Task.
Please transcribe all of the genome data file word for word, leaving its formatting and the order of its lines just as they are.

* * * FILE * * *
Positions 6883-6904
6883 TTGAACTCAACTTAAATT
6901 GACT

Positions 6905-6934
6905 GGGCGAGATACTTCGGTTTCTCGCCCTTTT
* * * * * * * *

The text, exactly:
Positions 6883-6904
6883 TTGAACTCAACTTAAATT
6901 GACT

Positions 6905-6934
6905 GGGCGAGATACTTCGGTTTCTCGCCCTTTT